5 Tips to a happier and more successful year

How many New Year resolutions or goals have you ever set for yourself? How many of those did you ever accomplish? Probably not many, if any at all. There is a very natural reason for this. Habits. Many goals we set for ourselves have to do either with forming new habits or changing existing ones. The science of changing existing habits means you naturally need to form new ones (read our article on Habits for a quick explanation of the neurobiology of habits). Thus, whatever new goals you want to set yourself, it will involve changing your existing habits. This is obviously not easy and takes time and practice as habits are automatic and conditioned actions and behaviours. Yet Pulitzer Prize winner and leading author on the science of habit formation, Charles Duhigg, suggests that starting with small actions is the best, and possibly only, way to changing yourself and accomplishing something bigger. In light of this, here is a list of small actions you can start doing right now.

Goals: When you’re feeling down or overwhelmed, think about your long term goals. By visualising your desired future self you are inevitably stimulating the reward system of your brain; releasing dopamine and giving your brain a sense of control.

Smile! : When your brain is overloaded with information, it looks for biofeedback to figure out a response. You can outsmart your brain by smiling. Curl up the corners of your mouth, lifting up your cheeks and crinkling your eyes. While a feeling of happiness causes you to smile, it is also true that a facial expression that closely resembles the pattern of muscles that are used to express happiness can cause you to experience a corresponding emotion (https://www.scientificamerican.com/article/smile-it-could-make-you-happier/) Some theorists argue that cognitively you do not even have to know that you have a particular expression on your face for the “facial feedback effect” to occur; that is, the physiology of a particular facial expression can affect your emotional experience. Thus, smiling can make you happier.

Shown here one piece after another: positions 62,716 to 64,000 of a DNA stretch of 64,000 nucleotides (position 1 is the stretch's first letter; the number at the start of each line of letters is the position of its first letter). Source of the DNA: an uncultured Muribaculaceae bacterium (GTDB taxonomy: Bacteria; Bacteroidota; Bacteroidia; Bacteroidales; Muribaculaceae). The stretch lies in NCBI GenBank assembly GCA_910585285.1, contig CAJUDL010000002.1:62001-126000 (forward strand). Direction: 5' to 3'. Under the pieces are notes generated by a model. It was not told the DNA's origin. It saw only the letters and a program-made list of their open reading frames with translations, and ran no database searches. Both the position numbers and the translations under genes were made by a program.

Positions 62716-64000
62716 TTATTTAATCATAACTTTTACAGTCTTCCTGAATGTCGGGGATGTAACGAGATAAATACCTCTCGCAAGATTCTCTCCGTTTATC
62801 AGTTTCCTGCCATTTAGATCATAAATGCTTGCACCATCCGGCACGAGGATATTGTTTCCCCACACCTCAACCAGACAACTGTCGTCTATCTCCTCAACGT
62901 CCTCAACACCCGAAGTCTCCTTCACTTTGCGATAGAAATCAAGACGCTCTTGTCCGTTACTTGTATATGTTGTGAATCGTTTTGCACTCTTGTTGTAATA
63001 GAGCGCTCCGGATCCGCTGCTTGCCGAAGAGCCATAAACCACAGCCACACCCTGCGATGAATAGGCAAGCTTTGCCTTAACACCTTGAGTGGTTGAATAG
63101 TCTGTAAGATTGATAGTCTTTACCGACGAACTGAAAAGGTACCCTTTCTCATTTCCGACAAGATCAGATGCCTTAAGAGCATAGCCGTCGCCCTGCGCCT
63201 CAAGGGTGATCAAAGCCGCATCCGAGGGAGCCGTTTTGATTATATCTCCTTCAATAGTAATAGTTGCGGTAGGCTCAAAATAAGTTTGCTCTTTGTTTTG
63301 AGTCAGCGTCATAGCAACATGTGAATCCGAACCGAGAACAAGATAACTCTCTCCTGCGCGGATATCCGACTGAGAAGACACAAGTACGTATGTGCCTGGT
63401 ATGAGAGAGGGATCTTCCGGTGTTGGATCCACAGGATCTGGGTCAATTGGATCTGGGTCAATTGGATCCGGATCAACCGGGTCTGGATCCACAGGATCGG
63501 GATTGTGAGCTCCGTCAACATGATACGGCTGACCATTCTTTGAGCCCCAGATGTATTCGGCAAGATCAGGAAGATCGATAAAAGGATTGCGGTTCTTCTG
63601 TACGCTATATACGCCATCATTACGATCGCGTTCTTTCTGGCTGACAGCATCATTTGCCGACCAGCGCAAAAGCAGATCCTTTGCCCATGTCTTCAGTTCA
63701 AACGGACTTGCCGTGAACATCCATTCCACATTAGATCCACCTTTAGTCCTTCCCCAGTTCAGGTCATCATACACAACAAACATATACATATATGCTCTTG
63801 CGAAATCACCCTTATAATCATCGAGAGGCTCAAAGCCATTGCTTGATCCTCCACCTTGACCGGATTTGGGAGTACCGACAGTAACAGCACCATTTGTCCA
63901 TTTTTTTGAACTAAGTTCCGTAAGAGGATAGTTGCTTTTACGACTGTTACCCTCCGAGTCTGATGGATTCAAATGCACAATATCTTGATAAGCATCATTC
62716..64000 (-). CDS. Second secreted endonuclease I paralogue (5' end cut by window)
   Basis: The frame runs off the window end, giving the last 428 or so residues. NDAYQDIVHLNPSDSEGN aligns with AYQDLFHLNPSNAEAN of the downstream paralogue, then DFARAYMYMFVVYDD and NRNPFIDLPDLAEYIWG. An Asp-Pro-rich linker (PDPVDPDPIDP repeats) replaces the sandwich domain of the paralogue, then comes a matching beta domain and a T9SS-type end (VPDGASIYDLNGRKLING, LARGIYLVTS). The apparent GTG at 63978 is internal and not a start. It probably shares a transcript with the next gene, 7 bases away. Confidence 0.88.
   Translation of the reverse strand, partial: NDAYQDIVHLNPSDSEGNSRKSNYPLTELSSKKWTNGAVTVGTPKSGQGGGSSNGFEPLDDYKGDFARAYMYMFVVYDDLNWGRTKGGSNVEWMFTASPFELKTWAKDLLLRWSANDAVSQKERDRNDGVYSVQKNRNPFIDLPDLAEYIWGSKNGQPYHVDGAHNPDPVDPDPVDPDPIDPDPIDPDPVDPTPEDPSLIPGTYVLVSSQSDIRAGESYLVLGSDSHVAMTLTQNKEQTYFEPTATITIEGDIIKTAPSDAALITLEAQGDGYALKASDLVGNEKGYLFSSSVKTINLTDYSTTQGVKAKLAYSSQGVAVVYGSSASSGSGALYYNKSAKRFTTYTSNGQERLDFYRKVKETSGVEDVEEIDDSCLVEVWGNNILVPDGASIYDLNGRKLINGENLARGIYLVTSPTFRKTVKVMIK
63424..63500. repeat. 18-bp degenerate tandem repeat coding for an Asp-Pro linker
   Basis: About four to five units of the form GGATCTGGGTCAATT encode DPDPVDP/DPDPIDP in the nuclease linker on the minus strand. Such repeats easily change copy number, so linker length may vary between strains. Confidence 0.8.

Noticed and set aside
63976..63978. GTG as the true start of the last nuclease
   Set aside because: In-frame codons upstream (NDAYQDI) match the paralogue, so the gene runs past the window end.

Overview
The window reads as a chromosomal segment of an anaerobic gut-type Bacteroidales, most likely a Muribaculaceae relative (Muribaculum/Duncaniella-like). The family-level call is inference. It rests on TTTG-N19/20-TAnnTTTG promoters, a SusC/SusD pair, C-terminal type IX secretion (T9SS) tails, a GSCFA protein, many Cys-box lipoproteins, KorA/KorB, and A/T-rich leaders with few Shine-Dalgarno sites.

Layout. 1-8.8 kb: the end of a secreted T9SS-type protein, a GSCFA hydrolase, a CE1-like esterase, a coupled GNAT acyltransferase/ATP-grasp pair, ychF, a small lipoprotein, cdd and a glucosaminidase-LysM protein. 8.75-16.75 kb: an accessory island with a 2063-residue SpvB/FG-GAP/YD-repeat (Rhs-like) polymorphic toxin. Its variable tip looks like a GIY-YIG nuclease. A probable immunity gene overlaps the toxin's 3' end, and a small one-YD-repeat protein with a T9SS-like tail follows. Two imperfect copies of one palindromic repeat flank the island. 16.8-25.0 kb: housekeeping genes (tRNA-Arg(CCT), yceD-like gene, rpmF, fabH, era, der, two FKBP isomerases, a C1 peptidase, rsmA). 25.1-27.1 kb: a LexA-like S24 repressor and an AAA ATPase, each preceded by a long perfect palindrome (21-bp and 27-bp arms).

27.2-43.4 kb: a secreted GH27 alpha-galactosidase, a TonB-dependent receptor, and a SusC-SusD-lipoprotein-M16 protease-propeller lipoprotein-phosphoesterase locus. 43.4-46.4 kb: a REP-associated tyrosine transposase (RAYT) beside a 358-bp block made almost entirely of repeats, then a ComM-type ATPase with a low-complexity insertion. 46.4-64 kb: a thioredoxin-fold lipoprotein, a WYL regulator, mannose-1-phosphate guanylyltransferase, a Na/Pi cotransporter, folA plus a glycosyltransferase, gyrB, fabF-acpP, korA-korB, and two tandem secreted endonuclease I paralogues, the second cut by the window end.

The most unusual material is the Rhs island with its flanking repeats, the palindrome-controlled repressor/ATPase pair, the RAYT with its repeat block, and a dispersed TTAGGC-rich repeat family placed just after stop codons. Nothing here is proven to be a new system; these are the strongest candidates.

Music: We all know that listening to music feels good! But listening to music from the happier periods of your life can bring about a positive mental state that can last you throughout the day. Learning to play a musical instrument is obviously far more rewarding in terms of cognitive benefits including the development of more complex neuronal synapses aiding neuroplasticity. But if you never learned how to play a musical instrument or don’t ever intend to, at least dance to the music you listen to! Dancing demands speedy decision making and requires instant responses, as well as slows down aging and improves memory, by training your muscles to visualise and remember certain moves as well as “feel” and recognise certain notes or pieces of music.

Sleep: Feeling depressed may hinder your ability to fall asleep or stay asleep. However, a lack of sleep or even bad sleep can actually lead to depression. Lack of sleep wreaks havoc on your brain and entire nervous system. Sleep is not only vital for our survival but it actually clears neurotoxins from our system associated with Alzheimer’s disease. Sleep deprivation can affect everything from cognition to attention to decision-making; having a negative impact on cognitive functions like attention and working memory. The brain makes a lot of connections during the day, but not all of them are worth saving; so sleep is a time in which the brain streamlines the connections it “needs” and allows us to process and store information we’ve acquired over the day. If you’ve had a particularly bad or stressful day and finding it hard to fall asleep, try the 4-7-8 breathing technique. You can actually use this breathing technique as stress relief in a number of situations. Various forms of physical activity and general exercise can improve sleep.

Walk: Wherever possible, don’t drive or take public transport. Walking not only allows us to pace and improve our breathing; which has been shown to enhance emotional judgement and memory recall, but by exercising and exposing yourself to fresh air and sunlight it can improve serotonin (mood regulation) and sleep systems. Furthermore, a recent study by Stanford researchers, Marily Oppezzo and Daniel Schwartz, found that the physical act of walking itself, not the environment, improves creative thinking. Therefore, people walking indoors – on a treadmill in a room facing a blank wall, or walking outdoors in the fresh air, produce twice as many creative responses compared to a person sitting down. Steve Jobs, the late co-founder of Apple, was known for his walking meetings. Facebook’s Mark Zuckerberg has also been seen holding meetings on foot. It doesn’t only improve our creative thinking but if you walk with someone else it also allows you to engage in more positive social behaviours.

This coming year use your knowledge of science to create a happier and healthier life for yourself and the people you love. “Happy New Year everyone” indeed!